In this special Digital Foundry interview, we talk with Just Add Water CEO Stewart Gilray and technical director Steven Caslin. We chart the origins of the deal to bring back the Oddworld games, the team's approach to the HD remastering process, the assets they had available to work with in reconstructing Stranger's Wrath, and the PS3-specific technical enhancements made to the game - many of which are scheduled to be rolled back into the existing PC game in a forthcoming patch. And we also find out the trials and tribulations JAW has endured in trying to get what was originally an Xbox exclusive published on the 360...

Read more…

0
Your rating: None

Eurogamer's news editor Wes once said that if Hunter S. Thompson were alive today - and writing about video games rather than the counter-culture of the sixties and the politics of America at a crossroads - then he would surely be covering the extraordinary sight of the digital gladiators descending upon Las Vegas to celebrate their shared obsession and do heavyweight battle with each other at the Mecca of fighting games, the Evo Championship Series. Impenetrable to the outsider, all-encompassing to those on the inside: a place where worlds collide.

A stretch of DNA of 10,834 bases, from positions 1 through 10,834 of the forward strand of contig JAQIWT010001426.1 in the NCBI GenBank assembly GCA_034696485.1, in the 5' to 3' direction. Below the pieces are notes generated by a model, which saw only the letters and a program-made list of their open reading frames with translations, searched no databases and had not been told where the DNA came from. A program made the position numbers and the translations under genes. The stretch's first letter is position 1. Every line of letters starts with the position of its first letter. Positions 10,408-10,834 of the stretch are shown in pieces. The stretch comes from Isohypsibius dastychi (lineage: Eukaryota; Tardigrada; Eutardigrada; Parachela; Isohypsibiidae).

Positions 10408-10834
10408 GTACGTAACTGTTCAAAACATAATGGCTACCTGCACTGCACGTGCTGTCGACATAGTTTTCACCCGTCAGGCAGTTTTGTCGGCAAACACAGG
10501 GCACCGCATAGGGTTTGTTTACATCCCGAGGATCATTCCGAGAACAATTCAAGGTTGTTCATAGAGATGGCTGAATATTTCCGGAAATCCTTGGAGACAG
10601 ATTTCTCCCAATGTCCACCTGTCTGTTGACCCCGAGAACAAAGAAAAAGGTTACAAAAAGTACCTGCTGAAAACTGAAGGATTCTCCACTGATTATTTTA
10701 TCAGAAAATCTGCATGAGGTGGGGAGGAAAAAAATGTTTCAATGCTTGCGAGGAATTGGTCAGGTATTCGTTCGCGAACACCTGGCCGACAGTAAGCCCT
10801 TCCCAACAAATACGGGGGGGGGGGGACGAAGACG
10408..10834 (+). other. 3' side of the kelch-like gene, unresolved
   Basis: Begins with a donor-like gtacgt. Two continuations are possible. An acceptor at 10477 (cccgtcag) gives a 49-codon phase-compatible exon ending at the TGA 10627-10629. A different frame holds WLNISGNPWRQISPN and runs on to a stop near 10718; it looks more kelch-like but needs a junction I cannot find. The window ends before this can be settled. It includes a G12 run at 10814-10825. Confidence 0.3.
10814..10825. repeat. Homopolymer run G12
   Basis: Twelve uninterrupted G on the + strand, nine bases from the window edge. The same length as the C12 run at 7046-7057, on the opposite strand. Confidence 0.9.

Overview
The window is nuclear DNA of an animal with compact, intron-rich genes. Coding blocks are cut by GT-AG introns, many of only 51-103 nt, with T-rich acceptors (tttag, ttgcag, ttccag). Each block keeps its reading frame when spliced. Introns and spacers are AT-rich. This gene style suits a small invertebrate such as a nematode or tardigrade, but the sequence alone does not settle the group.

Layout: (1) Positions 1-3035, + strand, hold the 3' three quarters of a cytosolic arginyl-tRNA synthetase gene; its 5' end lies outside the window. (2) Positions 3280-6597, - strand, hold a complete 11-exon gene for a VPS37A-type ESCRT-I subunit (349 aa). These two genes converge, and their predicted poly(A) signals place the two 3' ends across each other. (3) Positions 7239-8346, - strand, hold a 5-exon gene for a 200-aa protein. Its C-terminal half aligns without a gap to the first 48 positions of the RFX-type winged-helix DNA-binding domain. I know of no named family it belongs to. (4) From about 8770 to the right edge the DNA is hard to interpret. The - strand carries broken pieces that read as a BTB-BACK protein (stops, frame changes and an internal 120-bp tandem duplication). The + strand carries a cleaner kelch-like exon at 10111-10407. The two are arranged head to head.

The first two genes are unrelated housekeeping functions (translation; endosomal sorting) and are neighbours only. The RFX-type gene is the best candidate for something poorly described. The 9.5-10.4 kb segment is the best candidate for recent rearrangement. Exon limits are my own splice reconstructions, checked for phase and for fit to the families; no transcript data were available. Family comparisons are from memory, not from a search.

From my own perspective, I can't help but feel he'd be even more intrigued watching over the events of Eve Online's Fanfest - and the players' fervent devotion to a suspension of disbelief that hinges on the basic desire to gain as much as possible at the expense of others. In the flesh every bit as much as in the game, personalities, politics and power rub together constantly like tectonic plates. Yet the camaraderie of a shared adventure is unmistakable.